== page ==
First published at Journalism, Journalists and the World.
Nice little piece in the Economist on the 21st about how and why its issues get censored or banned around the world.
As the article points out, at first it looks as if India is the #1 baddie when it comes to censorship. But it appears that the main concern is how the Economist depicts Kashmir.
Now our friends in China are a real piece of work.
China is more proscriptive. Distributors destroy copies or remove articles that contain contentious political content, and maps of Taiwan are usually blacked out.
I remember when Chinese would come up to me in Beijing and Shanghai and ask me to buy them a copy of TIME or the ECONOMIST in the Western hotels. Seems those were the only places such “subversive” publications were available.
Now more items are available but not always.
And is anyone surprised that four Arab Gulf countries are on this list?
Or that Sri Lanka and Libya are near the top?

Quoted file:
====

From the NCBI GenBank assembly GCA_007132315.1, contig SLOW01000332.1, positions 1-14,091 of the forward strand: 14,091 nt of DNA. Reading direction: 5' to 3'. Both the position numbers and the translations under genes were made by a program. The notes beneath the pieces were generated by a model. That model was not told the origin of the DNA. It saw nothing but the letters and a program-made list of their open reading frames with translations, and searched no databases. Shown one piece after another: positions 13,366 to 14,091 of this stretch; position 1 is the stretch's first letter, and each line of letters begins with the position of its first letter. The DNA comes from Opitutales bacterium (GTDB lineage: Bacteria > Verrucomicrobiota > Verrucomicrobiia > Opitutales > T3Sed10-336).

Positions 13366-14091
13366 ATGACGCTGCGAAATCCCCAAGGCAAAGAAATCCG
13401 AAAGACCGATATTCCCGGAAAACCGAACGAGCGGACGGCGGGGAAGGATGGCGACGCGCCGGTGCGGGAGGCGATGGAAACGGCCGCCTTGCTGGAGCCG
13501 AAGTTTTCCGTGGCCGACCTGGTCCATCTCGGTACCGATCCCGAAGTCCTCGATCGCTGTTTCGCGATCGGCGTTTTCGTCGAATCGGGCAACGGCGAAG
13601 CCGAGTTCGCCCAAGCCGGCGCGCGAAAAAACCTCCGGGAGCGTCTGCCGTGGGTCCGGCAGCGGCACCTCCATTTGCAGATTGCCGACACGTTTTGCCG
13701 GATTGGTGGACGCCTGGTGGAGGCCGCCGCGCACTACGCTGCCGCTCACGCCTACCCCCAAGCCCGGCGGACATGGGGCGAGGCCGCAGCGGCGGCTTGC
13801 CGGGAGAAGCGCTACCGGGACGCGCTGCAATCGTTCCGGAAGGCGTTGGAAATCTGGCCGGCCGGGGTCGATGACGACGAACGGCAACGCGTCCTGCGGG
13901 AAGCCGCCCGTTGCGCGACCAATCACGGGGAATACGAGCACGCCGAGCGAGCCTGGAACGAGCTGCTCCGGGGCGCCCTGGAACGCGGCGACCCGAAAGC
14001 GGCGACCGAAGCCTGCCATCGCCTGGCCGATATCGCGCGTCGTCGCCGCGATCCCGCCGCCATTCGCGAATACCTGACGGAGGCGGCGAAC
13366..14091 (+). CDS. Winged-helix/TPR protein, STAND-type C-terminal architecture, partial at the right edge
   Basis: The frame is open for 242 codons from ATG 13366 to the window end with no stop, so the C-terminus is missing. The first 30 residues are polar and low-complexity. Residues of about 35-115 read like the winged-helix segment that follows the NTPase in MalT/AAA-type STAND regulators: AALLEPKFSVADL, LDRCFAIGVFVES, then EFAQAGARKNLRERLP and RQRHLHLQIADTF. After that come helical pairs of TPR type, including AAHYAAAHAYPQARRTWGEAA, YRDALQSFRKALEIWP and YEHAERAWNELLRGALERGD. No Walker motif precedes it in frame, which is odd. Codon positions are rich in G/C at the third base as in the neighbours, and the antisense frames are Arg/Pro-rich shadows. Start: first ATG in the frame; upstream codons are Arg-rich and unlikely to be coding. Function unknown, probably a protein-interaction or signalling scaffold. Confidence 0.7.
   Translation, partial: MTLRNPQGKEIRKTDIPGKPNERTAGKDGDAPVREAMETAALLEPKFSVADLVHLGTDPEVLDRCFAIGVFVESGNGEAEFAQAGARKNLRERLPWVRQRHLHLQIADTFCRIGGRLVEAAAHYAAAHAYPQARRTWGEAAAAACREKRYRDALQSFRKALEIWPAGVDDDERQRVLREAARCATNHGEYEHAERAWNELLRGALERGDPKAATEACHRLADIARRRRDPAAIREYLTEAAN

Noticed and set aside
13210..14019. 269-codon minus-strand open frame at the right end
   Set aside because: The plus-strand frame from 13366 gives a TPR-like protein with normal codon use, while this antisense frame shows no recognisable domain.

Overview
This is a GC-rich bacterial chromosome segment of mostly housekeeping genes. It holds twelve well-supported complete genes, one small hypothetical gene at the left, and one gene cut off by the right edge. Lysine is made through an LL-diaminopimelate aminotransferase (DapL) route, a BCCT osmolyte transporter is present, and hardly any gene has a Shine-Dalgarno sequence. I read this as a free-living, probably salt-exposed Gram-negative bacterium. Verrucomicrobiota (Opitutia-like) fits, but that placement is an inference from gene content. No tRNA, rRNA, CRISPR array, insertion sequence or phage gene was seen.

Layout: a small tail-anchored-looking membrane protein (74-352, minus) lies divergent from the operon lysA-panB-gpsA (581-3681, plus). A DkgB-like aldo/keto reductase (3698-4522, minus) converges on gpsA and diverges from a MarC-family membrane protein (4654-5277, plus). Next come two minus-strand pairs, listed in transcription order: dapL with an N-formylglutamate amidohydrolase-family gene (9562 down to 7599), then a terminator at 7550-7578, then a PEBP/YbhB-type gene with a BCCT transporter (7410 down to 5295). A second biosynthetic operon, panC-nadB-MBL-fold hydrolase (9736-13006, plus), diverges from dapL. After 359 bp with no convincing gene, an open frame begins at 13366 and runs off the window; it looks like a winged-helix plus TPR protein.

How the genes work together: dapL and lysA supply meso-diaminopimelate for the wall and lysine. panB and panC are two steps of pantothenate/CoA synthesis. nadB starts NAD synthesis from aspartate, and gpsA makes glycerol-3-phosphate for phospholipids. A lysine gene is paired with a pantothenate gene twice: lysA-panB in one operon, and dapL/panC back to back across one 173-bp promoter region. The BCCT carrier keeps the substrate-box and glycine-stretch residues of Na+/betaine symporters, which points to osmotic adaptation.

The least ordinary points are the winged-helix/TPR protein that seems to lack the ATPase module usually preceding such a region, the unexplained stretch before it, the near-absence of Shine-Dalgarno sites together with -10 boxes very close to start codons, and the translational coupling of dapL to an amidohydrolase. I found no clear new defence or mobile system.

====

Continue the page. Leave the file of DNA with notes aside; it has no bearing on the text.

What is surprising to me is that Venezuela is not on the list. Or Cuba.
Once I looked over the comments on the article I got depressed. While there were a few enlightened comments such as one from Russell_B who wrote:
Freedomhouse reported in its ‘worst of the worst-2010’ that there is a U-turn in the global human rights conditions after 30 years.
But others showed their “national pride” by criticizing the Economist for their report. Shetz wrote:
Is it not ironical that none of the rich nations figure in this list. All the countries listed are Asian. Is Economist all about Asia bashing?
I am happy that India respects it’s territorial rights.
The bottom line is that ANY form of censorship is wrong. Whether it is a stamp saying the government doesn’t agree with the maps drawn by the publication (India and China), the removal of articles that are “too sensitive” (China) or the outright confiscation of issues before they get to the newsstands. (Way too many.)